Israel said Sunday it had uncovered all cross-border attack tunnels dug by Hezbollah from Lebanon and will bring its operation to find and destroy them to an end after more than a month.
The operation begun on December 4 had raised concerns that Hezbollah, the Lebanon-based Shiite group and enemy of Israel, would respond and spark a new conflict between them, but the border has remained calm throughout.
Israeli soldiers are pictured during a tour on December 19, 2018, next to a hole dug by the army to intercept a suspected Hezbollah tunnel near the Lebanon-Israel border
An Israeli military spokesman declined to say how many tunnels had been discovered in total, but the army has announced six since the operation was launched.
The last tunnel was exposed on Saturday, the army said.
"We have found yet another Hezbollah cross-border attack tunnel from Lebanon to Israel," Lieutenant Colonel Jonathan Conricus told reporters.
"According to our intelligence and our assessment of the situation there are no longer any cross-border attack tunnels from Lebanon into Israel."
The latest tunnel began in the Lebanese village of Ramyeh, some 800 metres (yards) away from Israel, the army said.
It reached a few dozen metres into Israel, and at 55 metres underground was the deepest as well as "the longest and most detailed" of all the tunnels the army exposed, Conricus said.
The army said its discovery marked the end of the operation that it called "Northern Shield" and that the last tunnel will be destroyed in the coming days.
The tunnels are being destroyed either with explosives or by filling them with a cement-like material to make them unusable.
Conricus said there were no more tunnels reaching Israel from Lebanon but the army was still monitoring "facilities" being dug by Hezbollah inside Lebanese territory.
"We have achieved the goal (to expose and destroy the tunnels from Lebanon) which we set out to achieve at the beginning," Conricus said.
He also reiterated that Israel holds the Lebanese government accountable "for any act of violence or violation of 1701," the UN resolution that ended the 2006 war between Israel and Hezbollah.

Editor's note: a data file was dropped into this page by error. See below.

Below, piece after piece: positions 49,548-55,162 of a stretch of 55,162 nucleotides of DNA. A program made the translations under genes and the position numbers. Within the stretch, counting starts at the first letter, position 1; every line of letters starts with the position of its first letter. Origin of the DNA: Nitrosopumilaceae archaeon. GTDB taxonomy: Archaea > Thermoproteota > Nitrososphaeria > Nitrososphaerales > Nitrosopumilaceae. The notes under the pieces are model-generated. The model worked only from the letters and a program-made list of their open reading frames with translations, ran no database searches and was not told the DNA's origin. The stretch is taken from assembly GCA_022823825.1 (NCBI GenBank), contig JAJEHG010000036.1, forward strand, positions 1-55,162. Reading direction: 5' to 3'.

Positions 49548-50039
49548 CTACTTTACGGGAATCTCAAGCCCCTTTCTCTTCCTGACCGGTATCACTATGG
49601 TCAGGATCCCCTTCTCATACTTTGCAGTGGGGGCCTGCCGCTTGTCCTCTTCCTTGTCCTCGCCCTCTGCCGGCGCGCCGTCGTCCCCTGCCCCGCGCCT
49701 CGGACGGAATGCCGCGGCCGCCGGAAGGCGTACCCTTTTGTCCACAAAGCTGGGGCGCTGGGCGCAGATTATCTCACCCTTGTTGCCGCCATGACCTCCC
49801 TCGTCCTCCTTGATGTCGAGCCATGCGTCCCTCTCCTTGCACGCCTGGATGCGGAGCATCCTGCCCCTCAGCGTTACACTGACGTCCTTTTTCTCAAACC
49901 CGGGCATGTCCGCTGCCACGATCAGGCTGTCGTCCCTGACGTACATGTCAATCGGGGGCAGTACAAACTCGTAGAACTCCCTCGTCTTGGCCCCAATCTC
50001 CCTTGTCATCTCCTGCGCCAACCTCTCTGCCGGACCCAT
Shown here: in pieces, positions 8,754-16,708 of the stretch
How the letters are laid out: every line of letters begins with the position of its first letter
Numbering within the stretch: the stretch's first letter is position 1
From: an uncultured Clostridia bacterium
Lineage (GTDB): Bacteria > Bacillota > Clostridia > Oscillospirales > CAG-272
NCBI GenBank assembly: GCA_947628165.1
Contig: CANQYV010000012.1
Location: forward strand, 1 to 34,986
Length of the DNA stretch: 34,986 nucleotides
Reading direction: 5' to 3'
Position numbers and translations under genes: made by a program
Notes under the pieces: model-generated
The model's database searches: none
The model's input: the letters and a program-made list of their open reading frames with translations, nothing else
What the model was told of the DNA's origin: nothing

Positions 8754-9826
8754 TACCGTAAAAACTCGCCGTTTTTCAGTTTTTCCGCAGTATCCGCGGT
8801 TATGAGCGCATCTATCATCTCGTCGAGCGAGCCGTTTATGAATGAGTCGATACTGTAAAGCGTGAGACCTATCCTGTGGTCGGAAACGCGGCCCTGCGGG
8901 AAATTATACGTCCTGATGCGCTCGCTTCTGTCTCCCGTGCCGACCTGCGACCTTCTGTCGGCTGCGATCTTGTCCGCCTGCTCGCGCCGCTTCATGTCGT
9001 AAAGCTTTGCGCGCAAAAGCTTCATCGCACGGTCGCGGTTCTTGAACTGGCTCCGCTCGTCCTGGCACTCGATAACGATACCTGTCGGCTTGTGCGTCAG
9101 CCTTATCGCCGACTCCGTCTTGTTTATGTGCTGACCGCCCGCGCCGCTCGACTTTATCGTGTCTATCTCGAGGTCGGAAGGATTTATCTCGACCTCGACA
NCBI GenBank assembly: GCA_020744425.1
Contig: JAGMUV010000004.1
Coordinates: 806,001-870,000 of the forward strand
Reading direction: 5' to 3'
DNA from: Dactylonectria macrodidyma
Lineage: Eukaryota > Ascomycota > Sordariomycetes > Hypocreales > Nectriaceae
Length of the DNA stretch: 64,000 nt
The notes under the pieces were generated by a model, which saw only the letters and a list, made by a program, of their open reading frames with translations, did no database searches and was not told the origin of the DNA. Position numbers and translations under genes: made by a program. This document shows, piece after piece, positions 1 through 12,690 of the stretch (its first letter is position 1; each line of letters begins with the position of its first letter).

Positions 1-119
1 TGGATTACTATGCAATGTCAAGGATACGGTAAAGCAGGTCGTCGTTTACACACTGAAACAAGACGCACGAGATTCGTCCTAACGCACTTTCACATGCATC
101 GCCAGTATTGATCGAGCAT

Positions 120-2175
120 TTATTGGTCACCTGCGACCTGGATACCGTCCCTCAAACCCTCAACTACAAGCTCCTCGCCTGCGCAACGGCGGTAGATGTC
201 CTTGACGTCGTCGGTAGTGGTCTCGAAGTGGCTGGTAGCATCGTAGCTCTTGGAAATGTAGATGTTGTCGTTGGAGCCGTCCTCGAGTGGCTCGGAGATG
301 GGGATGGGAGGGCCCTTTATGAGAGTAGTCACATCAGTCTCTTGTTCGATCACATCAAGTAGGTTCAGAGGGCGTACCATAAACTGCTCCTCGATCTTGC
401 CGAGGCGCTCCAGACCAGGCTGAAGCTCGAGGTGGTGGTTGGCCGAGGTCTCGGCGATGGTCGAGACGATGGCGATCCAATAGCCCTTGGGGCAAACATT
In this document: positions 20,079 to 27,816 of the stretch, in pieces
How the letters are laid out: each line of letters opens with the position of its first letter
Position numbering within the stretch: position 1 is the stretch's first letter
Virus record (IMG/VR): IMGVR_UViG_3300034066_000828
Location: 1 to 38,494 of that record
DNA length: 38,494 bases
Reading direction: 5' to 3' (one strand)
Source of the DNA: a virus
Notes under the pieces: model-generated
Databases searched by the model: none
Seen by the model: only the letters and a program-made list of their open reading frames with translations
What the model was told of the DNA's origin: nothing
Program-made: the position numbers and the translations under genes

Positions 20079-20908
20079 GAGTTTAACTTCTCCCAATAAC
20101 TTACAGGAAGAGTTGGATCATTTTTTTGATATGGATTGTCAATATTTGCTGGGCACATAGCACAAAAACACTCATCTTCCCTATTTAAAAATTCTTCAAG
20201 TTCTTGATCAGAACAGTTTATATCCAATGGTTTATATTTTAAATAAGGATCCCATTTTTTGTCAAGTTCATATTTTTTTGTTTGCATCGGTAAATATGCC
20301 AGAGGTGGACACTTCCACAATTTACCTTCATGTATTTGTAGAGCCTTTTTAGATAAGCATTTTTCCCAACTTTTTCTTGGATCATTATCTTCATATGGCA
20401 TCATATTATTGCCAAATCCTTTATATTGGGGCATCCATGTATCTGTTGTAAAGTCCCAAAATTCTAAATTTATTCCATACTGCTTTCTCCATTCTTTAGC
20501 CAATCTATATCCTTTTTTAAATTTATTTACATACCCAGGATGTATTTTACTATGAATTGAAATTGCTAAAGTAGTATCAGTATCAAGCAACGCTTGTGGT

UNIFIL, the UN peacekeeping force in Lebanon, was informed of the latest tunnel, Conricus said.
Israel alleges Hezbollah had planned to use the tunnels to kidnap or kill its civilians or soldiers, and to seize a slice of Israeli territory in the event of any hostilities. It has said, however, that they were not yet operational.
A month-long war in 2006 between Israel and Hezbollah killed more than 1,200 Lebanese, mostly civilians, and more than 160 Israelis, mostly soldiers.
Israel says all anti-tunnel operations have taken place within its territory, and the highly publicised mission has gone ahead without drawing a military response from Hezbollah.
The announcement that the operation is ending comes as military chief of staff Gadi Eisenkot steps down at the end of his term.
Israeli analysts see the operation as one of Eisenkot's important achievements.
Prime Minister Benjamin Netanyahu listed the tunnel operation on Sunday when thanking Eisenkot for his 40 years of military service, including the last four as chief of staff.
"We are thus approaching the completion of the goal we set at the outset of Operation Northern Shield: the eradication of Hezbollah's tunnels weapon," Netanyahu said at the start of a cabinet meeting.
Neither Lebanon nor Hezbollah has commented directly on the end of the operation.
Lebanese officials however held talks on Sunday with US Under Secretary of State David Hale that included discussion of the border area, statements from both sides said.